30 Years Ago Today: The Ramada Inn Plane Crash
INDIANAPOLIS -- On Oct. 20, 1987, at 9:11 a.m., a military jet, without the pilot, crashed in to the Ramada Inn at the Indianapolis Airport. Nine people died that day, one more person died from burns later.
The engine failed and the pilot bailed. The A-7 fighter jet skidded across the top of a bank and into the lobby of the motel. The lower floors of the motel burned.
The pilot, Air Force Major Bruce Teagarden, was seen in his flight suit, after having landed in a parking lot, walking toward the crash site, and was later taken to be deposed. He had taken off from Pittsburgh International Airport, bound for Tinker Air Force Base in Oklahoma.
The 35-year-old had no plans to stop in Indianapolis. Indiana was not his intended destination. Teagarden didn't know a gear would cause a leak in the engine and let all of the oil out.
Teagarden's engine had seized up 15 miles from the Indy Airport.
He asked for help from the Indianapolis International Airport Air Traffic controller and only got a lackluster response from the people who were supposed to be experts at helping aircraft in trouble. When he asked for weather conditions, the controller could be heard directing him to turn his radio to a separate frequency, which Teagarden had neither the time, not the control to do at that point. His aircraft was about to crash.
"The landing gear were down. Both of them were sheared off," described Sam Prophet, a witness who talked with WIBC news. "There were people everywhere. I walked right up to them. There were flames coming out of the north side of the building."
Another witness described seeing a man on fire. Some people claimed to have seen people jump from the upper floors of the nine-story building.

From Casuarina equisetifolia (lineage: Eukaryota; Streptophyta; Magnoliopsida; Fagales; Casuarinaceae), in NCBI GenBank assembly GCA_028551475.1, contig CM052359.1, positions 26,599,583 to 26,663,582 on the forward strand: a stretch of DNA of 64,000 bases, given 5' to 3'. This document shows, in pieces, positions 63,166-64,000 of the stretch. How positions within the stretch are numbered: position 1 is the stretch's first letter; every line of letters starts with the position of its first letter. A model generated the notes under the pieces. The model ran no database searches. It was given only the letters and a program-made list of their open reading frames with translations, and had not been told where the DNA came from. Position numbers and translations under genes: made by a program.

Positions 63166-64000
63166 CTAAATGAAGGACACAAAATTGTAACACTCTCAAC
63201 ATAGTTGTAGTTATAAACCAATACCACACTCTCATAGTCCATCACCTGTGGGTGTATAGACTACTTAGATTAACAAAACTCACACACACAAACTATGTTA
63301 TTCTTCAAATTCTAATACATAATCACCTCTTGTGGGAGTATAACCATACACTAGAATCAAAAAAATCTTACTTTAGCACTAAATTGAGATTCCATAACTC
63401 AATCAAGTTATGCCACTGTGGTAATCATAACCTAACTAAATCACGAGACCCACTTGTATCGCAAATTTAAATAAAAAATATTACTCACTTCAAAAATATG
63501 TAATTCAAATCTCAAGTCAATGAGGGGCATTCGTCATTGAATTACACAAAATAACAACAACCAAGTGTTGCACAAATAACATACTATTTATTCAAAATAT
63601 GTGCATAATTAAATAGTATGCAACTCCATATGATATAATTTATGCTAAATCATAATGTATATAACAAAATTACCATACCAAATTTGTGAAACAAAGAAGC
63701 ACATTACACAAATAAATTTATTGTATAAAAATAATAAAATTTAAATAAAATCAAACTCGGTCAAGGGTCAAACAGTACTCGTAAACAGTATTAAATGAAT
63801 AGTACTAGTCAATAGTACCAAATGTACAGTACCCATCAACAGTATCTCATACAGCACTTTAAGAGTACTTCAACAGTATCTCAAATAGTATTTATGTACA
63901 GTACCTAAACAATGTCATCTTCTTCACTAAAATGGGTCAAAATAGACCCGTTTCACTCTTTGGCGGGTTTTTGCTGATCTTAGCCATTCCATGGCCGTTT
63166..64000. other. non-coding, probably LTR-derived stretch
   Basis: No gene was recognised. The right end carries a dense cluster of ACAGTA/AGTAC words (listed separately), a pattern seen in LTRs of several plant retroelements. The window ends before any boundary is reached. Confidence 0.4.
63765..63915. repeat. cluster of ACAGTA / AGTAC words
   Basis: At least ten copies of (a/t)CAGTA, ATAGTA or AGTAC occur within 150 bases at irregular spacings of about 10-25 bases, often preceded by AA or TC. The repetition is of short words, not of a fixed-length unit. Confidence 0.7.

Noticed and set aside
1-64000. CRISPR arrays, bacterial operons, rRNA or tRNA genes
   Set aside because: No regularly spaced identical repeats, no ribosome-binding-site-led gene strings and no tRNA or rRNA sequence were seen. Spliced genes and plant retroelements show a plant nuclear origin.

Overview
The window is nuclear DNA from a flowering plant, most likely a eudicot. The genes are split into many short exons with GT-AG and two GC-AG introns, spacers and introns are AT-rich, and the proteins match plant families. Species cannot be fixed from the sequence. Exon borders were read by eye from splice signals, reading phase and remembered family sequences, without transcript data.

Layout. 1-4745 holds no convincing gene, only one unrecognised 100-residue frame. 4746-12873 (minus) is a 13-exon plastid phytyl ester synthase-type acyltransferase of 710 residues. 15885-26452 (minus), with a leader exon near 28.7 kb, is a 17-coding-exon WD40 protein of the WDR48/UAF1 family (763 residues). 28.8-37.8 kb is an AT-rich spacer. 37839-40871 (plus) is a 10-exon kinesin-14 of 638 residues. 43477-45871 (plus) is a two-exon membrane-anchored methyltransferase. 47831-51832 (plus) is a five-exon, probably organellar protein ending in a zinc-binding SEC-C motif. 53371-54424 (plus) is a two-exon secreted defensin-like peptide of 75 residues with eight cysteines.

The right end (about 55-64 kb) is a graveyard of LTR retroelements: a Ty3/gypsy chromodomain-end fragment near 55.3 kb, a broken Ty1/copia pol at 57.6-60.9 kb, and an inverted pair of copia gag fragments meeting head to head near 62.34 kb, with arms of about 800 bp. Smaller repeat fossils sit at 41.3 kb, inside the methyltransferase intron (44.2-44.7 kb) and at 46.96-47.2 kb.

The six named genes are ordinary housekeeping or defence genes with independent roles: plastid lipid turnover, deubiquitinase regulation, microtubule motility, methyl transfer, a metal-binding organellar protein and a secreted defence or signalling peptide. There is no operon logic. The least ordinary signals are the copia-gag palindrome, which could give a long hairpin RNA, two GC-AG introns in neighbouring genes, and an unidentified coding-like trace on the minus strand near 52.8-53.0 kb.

Dead that day were Emma Jean Brownlee, 37; Ruth Katherine Cox, 29; Christopher Lee Evans, 21; Beth Louise Goldberg, 30; Brenda Joyce Henry, 26; Narinder Kanwar, 41; Allen Dale Mantor, 18; Mary Kathleen Marsh, 29; Dawn Eschelle Martin, 19; Thomas Charles Murray, 37.
The Ramada never reopened on that site and the burned out hulk stood empty for two years before it was demolished. A parking lot is on the site now.
The Air Force was sued, but never paid out huge settlements.
"I don't think I'd want to work in a motel," said Anne McGuire, who worked as a maid and lost her job, along with the entire staff. "It would be on my mind. Sometimes I have nightmares."
Several experts and military analysts believed Teagarden bailed out too late, trying to direct the plane away from a populated area. The air traffic controllers were blamed for not giving good direction and the Air Force decided to put in new safety checks to keep planes with defective parts from being flown.
You can listen to WIBC's reports from that day and from the months after the crash.
(Photo by RTV6.)